I suppose I should be called anti-theist. Not anti-religious people, of course. Simply against the religion they practice based on the extremely high chances that said religion degrades and shuns certain people (example: gay people in many Christian sects, or shunning women in numerous others).



#8 Jason

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Posted 23 July 2013 - 10:39 PM

 

Theistic agnostic Jew here. I'd put myself on about a 2-4 on the scale. I do believe in evolution, but I don't believe that it happened by chance. I'd be willing to say that rather than having a god as described in modern religions, I'd much rather have a god that's more of a force; a bit like a Buddhist description of what god is.

 

You bring up an interesting point about evolution. I, also, don't believe that evolution just happened by chance (while I obviously do believe in evolution). Having a love for biology and having studied it extensively, I'm well aware of the nature of cells and their DNA. We are quite certain that life started in the ocean as single cellular organisms. And NASA has given us reason to believe those cells arrived from space (NASA has found chemicals that make up DNA such as adenine, guanine, and cytosine on meteorites from space). But let's look at that period of time in which the ocean is filled with single cells.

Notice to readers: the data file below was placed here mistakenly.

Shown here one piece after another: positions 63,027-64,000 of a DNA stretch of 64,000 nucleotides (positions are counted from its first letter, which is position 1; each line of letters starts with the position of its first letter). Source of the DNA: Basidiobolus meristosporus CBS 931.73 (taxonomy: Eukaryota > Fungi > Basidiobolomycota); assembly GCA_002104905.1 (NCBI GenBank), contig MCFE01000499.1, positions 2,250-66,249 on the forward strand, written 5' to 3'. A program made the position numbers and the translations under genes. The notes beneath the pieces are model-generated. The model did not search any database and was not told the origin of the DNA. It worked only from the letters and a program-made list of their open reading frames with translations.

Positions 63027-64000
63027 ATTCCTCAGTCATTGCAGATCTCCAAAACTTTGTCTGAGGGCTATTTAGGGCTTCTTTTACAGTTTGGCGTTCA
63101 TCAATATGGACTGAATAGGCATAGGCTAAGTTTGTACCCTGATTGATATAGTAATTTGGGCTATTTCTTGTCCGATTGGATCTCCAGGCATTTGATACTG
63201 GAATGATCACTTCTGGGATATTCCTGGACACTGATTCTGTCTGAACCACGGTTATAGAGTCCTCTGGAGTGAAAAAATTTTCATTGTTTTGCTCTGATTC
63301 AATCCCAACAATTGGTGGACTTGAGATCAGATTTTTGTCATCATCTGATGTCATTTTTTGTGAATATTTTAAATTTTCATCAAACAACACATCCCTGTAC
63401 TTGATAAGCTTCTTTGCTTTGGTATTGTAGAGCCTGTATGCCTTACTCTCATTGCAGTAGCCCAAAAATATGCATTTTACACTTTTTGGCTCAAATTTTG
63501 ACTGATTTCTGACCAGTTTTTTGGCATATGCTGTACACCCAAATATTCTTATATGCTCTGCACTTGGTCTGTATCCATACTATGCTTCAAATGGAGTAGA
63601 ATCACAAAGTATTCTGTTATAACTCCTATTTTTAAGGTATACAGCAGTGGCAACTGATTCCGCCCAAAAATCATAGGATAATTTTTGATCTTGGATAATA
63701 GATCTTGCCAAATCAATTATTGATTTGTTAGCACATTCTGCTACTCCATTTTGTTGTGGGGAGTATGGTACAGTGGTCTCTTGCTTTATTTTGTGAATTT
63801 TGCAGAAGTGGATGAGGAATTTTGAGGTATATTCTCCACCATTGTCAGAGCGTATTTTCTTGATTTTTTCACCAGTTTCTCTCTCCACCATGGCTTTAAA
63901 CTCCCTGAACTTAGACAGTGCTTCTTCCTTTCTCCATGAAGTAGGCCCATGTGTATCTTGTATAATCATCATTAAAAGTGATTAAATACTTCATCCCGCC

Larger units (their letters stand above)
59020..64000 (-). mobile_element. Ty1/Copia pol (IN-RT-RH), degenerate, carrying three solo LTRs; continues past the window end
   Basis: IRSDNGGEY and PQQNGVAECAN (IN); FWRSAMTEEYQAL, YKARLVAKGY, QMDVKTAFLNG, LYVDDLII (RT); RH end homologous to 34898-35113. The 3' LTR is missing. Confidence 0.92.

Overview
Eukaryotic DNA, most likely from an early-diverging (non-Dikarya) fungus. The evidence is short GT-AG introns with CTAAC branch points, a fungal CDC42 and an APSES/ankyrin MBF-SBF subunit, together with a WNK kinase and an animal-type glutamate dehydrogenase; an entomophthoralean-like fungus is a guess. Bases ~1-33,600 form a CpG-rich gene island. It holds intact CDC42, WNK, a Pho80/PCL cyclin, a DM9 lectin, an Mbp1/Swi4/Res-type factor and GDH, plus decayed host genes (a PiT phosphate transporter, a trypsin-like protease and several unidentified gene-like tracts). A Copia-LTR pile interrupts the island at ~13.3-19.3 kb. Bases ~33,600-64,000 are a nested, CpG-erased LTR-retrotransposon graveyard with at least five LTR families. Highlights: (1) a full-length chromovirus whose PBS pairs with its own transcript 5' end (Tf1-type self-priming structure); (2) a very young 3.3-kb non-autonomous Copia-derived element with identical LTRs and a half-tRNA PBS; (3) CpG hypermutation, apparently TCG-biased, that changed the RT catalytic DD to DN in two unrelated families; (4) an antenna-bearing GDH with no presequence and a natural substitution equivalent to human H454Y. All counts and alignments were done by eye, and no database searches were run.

We're aware of the nature of cells, and the nature of cells is quite simple. They don't have a mind to think, they simply move until they hit an obstacle, turn and move a different direction until they hit another obstacle. They also divide and reproduce. Putting aside reproduction, let's talk about the act of combining into multicellular organisms.

 

As I said, cells don't actually have a mind and can't willfully control their movement. They only have sensors (cilia) to detect if they've hit an object and then they can move a different direction. If this is true, and if cells happened to combine simply by running into each other and ending up "merged" (for, how else could it happen?) then given the nature of cells, the resulting multicellular organisms would be random clumps of cells without much structure. That would be how it has to happen, given that their movements are random and so their collisions would also be random.